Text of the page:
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November 14, 2001
Settling into la vie française (Russell)

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Helping with dinner preparations

After years of Cameron and Joss attending French school, and Russell and Gail getting to know many of the parents, we had a general idea of how the French way of life differs from the American.  Still, we experienced one of our most delightful spells of culture shock during the week that we spent as guests of our friends Bernard and Brigitte in their home near Geneva.

There are many things that we wish Americans would adopt from the French.  We have already discussed roundabouts -- prevalent throughout Europe -- and how they make sense.  French washing machines are far superior to American ones; the machine itself heats the water, so it is possible to vary the temperature of your laundry all the way up to boiling.  Radiant heaters are much nicer than forced air heaters; not only is every room in the house the same temperature, but our feet always enjoy a nice toasty floor.

Bernard and Brigitte have done an enviable job in building a family and raising their children.  There is a very strong sense of calmness, closeness, and family tradition.  Everyone helps out, not only within the family but within the neighborhood.  Conversely, Bernard and Brigitte's exposure to us included Joss suddenly leaving the dinner table without a word in the middle of the first course (he was found hiding in one of the bedrooms -- he said he was all done) and then returning to the table by slithering slowly across the floor.

We were not supposed to be houseguests for so long, but there was a glitch in our planned car lease.  When we went to Geneva to pick up our planned Renault station wagon on November 10th, we discovered with horror that not only was it not there, but the office had absolutely no record of it.  We had to wait until Monday the 12th until we could call the main office in Paris, who apologized and told us that the car would not be ready until Wednesday the 14th.  (To be fair, we had made several long-distance changes to the arrangements, from the original December 8th pickup in Zurich to a November 12th pickup in Geneva.  With the pickup date now changed to November 14th, we changed the location one more time... to Lyon.)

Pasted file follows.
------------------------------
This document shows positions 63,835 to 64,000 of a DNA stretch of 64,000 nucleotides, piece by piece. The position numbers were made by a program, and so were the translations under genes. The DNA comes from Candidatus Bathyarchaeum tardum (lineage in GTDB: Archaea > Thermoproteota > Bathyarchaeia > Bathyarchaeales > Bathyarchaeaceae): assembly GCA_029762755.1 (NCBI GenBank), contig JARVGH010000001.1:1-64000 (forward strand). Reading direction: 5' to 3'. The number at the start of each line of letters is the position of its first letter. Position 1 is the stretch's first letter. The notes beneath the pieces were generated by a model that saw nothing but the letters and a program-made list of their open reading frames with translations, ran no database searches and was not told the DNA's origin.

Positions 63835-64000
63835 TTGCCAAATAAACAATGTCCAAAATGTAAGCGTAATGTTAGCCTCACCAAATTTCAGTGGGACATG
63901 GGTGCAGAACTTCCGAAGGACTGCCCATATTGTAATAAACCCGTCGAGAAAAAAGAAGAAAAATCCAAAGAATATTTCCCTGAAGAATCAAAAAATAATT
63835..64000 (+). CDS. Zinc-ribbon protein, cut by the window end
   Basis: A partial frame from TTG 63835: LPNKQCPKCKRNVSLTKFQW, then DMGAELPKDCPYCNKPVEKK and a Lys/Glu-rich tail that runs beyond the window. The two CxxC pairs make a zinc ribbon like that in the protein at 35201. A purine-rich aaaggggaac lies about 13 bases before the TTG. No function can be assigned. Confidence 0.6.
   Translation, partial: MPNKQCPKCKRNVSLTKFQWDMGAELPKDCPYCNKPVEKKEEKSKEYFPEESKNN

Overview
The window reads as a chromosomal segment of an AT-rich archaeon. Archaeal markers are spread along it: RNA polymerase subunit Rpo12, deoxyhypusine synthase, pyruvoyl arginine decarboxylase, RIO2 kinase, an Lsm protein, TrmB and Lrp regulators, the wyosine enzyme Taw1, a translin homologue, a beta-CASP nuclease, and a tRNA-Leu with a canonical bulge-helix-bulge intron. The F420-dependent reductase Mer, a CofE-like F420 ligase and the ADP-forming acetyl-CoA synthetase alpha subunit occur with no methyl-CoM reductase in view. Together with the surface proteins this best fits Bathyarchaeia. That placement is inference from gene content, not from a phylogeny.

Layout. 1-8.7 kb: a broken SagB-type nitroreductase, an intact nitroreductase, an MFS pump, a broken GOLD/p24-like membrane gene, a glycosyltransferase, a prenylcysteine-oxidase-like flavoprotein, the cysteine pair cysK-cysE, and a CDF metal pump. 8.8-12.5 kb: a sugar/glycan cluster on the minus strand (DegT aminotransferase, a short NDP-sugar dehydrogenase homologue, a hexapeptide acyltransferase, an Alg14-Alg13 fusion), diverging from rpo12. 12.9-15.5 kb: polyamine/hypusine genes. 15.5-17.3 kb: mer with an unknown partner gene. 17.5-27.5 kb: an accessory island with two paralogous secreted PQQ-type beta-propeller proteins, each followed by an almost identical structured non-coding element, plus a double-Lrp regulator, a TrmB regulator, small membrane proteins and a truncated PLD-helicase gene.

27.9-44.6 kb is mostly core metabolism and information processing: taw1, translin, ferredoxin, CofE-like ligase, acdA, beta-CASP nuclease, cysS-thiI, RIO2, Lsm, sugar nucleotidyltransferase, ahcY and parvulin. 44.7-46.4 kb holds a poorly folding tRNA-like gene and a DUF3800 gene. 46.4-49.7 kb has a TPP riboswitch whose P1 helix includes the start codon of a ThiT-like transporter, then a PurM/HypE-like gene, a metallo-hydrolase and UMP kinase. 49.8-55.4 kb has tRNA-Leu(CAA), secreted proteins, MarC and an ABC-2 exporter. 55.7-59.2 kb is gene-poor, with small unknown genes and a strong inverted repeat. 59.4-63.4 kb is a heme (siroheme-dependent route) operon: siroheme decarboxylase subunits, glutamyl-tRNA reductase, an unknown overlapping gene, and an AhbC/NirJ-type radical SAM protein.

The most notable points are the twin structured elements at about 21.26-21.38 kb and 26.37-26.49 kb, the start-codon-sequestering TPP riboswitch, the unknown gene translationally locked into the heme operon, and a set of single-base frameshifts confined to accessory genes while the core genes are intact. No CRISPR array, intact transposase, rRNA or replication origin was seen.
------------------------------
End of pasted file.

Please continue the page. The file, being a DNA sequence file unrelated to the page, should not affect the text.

Bernard and Brigitte were absolutely gracious in patiently allowing us to camp with them for a few extra days.  We took advantage of the local department stores, Carrefour and Migros.  Our first purchase was some new Winter coats for the boys (to replace the ones that we had donated away in Australia).  This was followed immediately by our second purchase -- some Winter clothes for Gail.  Meanwhile, in another part of the store, Russell was ecstatic to discover several DVDs that are not available in the US (the multi-region DVD player we picked up in Hong Kong has come in very handy).

Bernard and Brigitte were also kind enough to let us go with them to mass at the local Catholic Church, where we saw firsthand how tightly knit the entire community is.  We had the double handicap of not fully understanding either the language or the liturgy, but we enjoyed it all the same.  And for our final dinner on November 13th, Brigitte prepared a wonderful French dish called raclette de pommes, which consists of melting a special cheese fondue-style, and eating it with ham and potatoes.

We finally left Geneva on November 14th and made our way south to Lyon, where we were scheduled to pick up the Renault car lease at the airport.  We discovered that the car had been successfully delivered... but the paperwork hadn't.  So the very nice woman at Renault took us (and our hoard of luggage) to nearby Hotel Campanile, where they fed us lunch and allowed us to wait in the lounge until the Renault courier arrived.

We finally received our Renault Mégane station wagon in the early afternoon, and were greatly relieved to discover that all of our luggage just barely fit (including a large cardboard box that had to be parked in between Cameron and Joss in the back seat).  We had our transportation for the next several months, and now we headed further south towards our home for the next several months.  (The first time that Russell got behind the wheel in two months, he pulled out of the parking lot and steered into the left-hand lane.  Oops.  Wrong country...)

The city of Valence lies a few hours south of Lyon in the Rhône Valley.  A little further south of Valence is the smaller village of Crest.  And just outside of Crest is a 400-year-old country home in which we will settle for much of the Winter.  We stopped along the way at the Géant Casino department store in Valence for some supplies and groceries -- a task that ended up consuming several hours -- so we didn't arrive until almost nightfall.  After figuring out how to make the heat work (it had reached 0º C during our drive down), we began the slow but rewarding task of making ourselves at home.

In the days to come, we hope to completely unpack our bags for the first time in four months.  We do not plan to do any extensive traveling for awhile.  Instead, we hope to meet our neighbors, get to know the village of Crest, and practice our French.  The Winters are cold here compared with California; so the sooner we can settle in, the better.

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Crest: another arrival... and another gorgeous sunset

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